President Obama on Monday declared a wave of unaccompanied children across the U.S.-Mexican border an “urgent humanitarian situation” and directed federal agencies to coordinate a response to provide housing and other services.
Officials said the response — which is being led by Federal Emergency Management Administrator W. Craig Fugate — will provide the children with medical treatment, food and mental health services.
According to the Department of Health and Human Services’ Administration for Children and Families, 24,668 unaccompanied minors were apprehended at the U.S.-Mexican border in fiscal 2013. Officials expect the annual number will jump to nearly 60,000 by the end of fiscal 2014.
Obama announced the response in a memo released Monday.
“The children that are arriving are a particularly vulnerable group,” Deputy Secretary of Homeland Security Alejandro Mayorkas said on a conference call. “They have often survived a hazardous journey to have arrived here.”
Officials said most of the children are from Mexico and Central America, and are fleeing violence and poor economies in their countries or are seeking to be reunited with family members in the United States, officials said. They often are brought to the border by smugglers known as coyotes.
Cecilia Muñoz, director of the White House domestic policy council, also said there are rumors and suggestions that the increase may be in response to false gossip that children are allowed to stay in the United States despite immigration law or that immigration reform may benefit minors. Muñoz said the United States is working closely with the governments of Mexico, Honduras and El Salvador to distribute public service announcements.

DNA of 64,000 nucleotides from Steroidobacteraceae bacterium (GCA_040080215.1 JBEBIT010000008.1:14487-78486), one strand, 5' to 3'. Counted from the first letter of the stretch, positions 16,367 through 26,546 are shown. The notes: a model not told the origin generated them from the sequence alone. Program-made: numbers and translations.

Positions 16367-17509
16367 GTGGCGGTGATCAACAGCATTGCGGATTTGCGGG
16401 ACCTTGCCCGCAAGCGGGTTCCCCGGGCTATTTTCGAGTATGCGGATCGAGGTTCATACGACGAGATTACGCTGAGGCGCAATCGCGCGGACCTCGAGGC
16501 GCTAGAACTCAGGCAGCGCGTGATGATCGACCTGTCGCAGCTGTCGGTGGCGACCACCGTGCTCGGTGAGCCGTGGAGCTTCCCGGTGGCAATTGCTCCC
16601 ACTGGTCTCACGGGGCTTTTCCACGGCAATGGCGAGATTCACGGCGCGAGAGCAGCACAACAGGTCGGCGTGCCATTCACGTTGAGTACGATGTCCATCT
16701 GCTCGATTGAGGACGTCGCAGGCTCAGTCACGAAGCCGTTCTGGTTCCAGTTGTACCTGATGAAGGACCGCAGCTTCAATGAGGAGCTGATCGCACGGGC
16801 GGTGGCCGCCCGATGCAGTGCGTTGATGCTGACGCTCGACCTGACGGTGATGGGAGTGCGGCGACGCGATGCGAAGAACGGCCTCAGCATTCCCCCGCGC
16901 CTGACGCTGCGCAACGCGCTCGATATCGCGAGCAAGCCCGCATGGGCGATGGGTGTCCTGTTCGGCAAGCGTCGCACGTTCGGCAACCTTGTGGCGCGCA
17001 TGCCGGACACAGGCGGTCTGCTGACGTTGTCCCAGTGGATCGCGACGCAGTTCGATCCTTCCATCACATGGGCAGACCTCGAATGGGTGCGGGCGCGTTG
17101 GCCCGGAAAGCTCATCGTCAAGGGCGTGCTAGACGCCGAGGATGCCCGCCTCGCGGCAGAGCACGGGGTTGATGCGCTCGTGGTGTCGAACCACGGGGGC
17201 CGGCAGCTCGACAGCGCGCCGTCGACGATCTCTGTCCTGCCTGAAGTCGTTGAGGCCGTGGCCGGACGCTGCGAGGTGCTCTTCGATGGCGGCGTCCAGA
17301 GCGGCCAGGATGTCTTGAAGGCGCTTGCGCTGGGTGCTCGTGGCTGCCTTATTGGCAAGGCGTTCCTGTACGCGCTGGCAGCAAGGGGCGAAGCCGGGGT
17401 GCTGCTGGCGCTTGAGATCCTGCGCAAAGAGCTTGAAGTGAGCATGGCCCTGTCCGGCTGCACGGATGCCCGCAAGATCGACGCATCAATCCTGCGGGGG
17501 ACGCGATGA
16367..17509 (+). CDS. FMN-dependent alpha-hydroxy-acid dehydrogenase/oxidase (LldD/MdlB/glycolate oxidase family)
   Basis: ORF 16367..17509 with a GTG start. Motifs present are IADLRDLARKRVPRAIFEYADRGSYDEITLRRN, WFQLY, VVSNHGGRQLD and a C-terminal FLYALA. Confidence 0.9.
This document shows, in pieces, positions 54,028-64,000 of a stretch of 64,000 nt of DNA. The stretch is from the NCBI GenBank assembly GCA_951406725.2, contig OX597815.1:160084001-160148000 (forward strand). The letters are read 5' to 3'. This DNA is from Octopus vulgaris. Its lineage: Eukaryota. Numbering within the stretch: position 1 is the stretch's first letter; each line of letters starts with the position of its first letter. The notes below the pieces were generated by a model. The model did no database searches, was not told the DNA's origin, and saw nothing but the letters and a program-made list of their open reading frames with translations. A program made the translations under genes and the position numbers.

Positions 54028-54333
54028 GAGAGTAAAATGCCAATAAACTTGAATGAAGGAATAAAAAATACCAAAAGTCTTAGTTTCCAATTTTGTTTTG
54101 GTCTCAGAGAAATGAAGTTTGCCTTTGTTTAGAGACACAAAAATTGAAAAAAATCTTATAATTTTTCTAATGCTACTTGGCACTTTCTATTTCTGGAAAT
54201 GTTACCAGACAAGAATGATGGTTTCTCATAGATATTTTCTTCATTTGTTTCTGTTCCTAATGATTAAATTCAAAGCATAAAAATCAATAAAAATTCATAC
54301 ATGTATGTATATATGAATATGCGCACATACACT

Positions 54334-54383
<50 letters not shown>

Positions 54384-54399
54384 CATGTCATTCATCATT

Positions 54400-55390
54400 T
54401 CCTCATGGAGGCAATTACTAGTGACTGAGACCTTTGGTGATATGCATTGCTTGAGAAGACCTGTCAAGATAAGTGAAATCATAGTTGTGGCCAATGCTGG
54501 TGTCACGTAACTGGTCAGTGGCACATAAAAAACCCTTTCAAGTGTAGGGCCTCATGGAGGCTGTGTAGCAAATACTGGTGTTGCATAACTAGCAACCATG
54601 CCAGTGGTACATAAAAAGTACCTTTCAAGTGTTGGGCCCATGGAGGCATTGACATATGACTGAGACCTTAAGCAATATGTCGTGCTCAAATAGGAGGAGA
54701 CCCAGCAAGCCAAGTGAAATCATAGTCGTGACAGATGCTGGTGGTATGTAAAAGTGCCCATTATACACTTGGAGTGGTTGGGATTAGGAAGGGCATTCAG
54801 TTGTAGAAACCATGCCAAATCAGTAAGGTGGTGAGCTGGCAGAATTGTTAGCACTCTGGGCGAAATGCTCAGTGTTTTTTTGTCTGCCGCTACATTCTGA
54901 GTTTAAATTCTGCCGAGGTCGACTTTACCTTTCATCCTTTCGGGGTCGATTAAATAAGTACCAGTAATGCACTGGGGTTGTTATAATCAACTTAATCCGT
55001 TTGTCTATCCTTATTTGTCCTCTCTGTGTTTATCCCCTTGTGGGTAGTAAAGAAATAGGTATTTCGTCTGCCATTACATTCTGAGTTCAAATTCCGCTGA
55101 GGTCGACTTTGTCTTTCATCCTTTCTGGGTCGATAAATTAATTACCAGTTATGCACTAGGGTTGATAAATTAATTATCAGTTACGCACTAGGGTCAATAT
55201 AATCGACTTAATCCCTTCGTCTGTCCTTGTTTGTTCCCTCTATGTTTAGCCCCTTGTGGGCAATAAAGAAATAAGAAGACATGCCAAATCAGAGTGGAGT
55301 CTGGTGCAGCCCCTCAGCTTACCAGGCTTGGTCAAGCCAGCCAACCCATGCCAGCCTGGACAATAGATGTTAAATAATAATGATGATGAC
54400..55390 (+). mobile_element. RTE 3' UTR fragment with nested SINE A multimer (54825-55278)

More than 1,000 minors are being housed at Lackland Air Force Base in San Antonio. Officials will fly other children to a base in Ventura County, Calif., that can house up to 600 and probably will open later this week. Lackland opened its doors to the children last month. Most children are housed in group homes that are operated by a contractor.
The children stay in a facility for an average of 30 to 45 days and are released to a parent, relative or sponsor. The release of a minor, however, doesn’t stop removal proceedings if deemed appropriate.
Obama’s announcement comes after White House budget officials informed lawmakers Friday that the projected cost of caring for and resettling young migrants from Mexico and Central America could top $2.28 billion in fiscal 2015 — more than double what the Office of Management and Budget requested for 2015 a few months ago.
The issue of apprehending, temporarily housing and then resettling the children is expected to be one of the most complex and politically charged elements of House and Senate negotiations over how to fund the government, said aides familiar with the process. The House and the Senate have been moving to approve 12 bills that set spending levels for federal agencies in hopes of completing the appropriations process by Oct. 1.
House Judiciary Committee Chairman Bob Goodlatte (R-Va.) called the influx of unaccompanied children “an administration-made disaster.”
“Word has gotten out around the world about President Obama’s lax immigration enforcement policies and it has encouraged more individuals to come to the United States illegally,” Goodlatte said in a statement. He added that “enforcement at the border and in the interior of the U.S.” and “not another bureaucratic task force” would better solve the influx of children.